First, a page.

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Middle East: OIC Chief Calls For U.S. To Quit Iraq, Israel To Leave Palestinian Territories

Putrajaya, Malaysia; 13 October 2003 (RFE/RL) -- A gathering of officials from Muslim countries yesterday in Putrajaya, Malaysia, was dominated by calls for U.S.-led coalition forces to leave Iraq and for Israeli troops to get out of the Palestinian territories.

Syria also won support during yesterday's meeting of the Organization of the Islamic Conference (OIC). That support comes after Israel launched an air strike near Damascus one week ago.

OIC Secretary-General Abdelouahed Belkeziz issued the first call for foreign military forces to get out of Iraq during his opening speech yesterday. "Foremost of these [demands of ours] is the eviction of foreign forces from Iraq, allowing the United Nations to administer Iraqi affairs," he said.

Iranian Deputy Foreign Minister for Legal and International Affairs Gholamali Khoshroo told reporters yesterday that a consensus is emerging within the OIC in support of calls for foreign forces to leave Iraq. But clearly, that view is not unanimous.

Turkey has offered to send troops into Iraq in order to help the U.S.-led coalition there. And Turkey's delegation at the OIC defended its offer. Tahsin Burcuoglu, the top Turkish official at the gathering, said Turkish troops would not be deployed into northern Iraq where much of the predominantly ethnic Kurdish population is suspicious of Turkish motives.

The United States also still has to persuade the Iraqi Governing Council to accept the deployment of troops from neighboring Turkey. The Iraqi council's foreign minister, Hoshiyar Zebari, also attended the meeting in Malaysia. Some analysts say his presence at the meeting could highlight divisions within the OIC over Iraq.

Reports say Pakistan's President Pervez Musharrf plans later this week to call for the OIC to be restructured to make it more vibrant and more moderate. According to Pakistani officials, Musharraf will call for "enlightened moderation and closer cooperation among Muslim states to combat Islamic extremism and terrorism."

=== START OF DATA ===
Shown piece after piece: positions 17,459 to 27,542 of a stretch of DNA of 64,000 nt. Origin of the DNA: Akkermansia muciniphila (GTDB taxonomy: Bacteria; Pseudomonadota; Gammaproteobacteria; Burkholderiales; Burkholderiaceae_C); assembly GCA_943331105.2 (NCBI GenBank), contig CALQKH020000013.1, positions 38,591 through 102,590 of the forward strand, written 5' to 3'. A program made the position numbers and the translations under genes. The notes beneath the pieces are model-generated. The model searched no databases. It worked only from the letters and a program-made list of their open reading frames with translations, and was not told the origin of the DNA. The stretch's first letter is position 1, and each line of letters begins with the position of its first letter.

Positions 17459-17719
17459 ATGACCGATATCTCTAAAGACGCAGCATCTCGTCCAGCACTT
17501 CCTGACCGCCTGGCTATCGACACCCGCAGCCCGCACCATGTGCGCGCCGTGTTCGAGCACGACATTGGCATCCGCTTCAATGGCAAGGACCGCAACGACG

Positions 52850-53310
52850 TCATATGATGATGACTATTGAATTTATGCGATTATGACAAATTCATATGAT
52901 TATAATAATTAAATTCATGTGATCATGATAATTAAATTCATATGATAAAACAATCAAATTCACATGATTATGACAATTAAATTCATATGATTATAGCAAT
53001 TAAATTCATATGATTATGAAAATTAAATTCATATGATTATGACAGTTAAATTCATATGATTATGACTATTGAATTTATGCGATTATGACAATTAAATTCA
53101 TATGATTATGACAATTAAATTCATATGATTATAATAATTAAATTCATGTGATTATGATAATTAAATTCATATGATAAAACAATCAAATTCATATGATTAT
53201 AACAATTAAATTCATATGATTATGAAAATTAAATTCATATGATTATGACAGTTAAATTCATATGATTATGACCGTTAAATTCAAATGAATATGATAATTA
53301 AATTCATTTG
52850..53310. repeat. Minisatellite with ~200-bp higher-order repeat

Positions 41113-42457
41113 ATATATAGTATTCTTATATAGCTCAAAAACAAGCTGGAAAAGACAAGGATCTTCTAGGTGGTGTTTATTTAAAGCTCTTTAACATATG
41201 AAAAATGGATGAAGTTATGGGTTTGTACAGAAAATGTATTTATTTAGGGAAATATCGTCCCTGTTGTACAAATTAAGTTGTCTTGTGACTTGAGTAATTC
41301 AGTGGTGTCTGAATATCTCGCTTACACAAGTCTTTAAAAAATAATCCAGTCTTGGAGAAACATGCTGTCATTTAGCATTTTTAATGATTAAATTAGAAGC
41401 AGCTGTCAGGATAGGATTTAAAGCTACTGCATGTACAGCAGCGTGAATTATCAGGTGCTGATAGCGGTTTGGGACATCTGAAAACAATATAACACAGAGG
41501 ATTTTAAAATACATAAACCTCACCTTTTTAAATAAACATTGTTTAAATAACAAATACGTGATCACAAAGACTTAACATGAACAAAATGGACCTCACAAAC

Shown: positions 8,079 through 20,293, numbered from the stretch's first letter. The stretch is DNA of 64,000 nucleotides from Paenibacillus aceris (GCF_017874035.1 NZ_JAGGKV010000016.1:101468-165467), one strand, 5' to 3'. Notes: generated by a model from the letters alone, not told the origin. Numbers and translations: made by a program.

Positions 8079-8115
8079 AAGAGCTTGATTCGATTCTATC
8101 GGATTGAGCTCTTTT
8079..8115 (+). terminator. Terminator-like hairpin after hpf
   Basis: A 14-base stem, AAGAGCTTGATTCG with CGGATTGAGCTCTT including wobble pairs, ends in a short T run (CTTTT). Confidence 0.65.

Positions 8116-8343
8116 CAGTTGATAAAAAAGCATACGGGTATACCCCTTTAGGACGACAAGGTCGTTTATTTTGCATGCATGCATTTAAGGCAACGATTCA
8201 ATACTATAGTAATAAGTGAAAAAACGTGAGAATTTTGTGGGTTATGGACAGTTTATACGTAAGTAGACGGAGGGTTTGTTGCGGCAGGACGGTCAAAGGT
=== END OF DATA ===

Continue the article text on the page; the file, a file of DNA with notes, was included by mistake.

Tariq Osman Hyder, a senior official from Pakistan's Foreign Ministry, said the big issue at the OIC should be how to revitalize the organization so that it speaks for the Muslim world, protects the interests of Muslims, and manages relations with the Western world. Hyder said the key issue on Iraq is to find unity within the OIC that helps Iraq in reconstruction and the restoration of public order.

But not all delegates at today's meeting were calling for moderation. The head of the Palestinian Liberation Organization's political office, Farouq al-Kaddoumi, told Malaysia's state-run Bernama news agency yesterday that "armed struggle" is the only way to resolve the Israeli-Palestinian conflict.

Al-Kaddoumi is calling upon all 57 member countries of the OIC to unite behind the Palestinians at a summit later this week (16-17 October) that is expected to be the largest gathering of Muslim heads of state since after the terrorist attacks of 11 September 2001.

OIC Secretary-General Beleziz blamed the deteriorating situation in the Middle East on the Israeli government. "In Palestine, the situation continues to worsen day after day in the face of the Israeli government's obduracy on fulfilling the obligations demanded by it of the road map," he said.

A draft resolution from the OIC that was released yesterday also supports Syria's right to defend itself following last week's Israeli air strikes near Damascus. Israel claims it was targeting a training base used by militants in the Islamic Jihad movement. That group has claimed responsibility for a suicide bombing that killed 19 people in Israeli on 4 October. Syria says the Israeli attack struck a civilian target.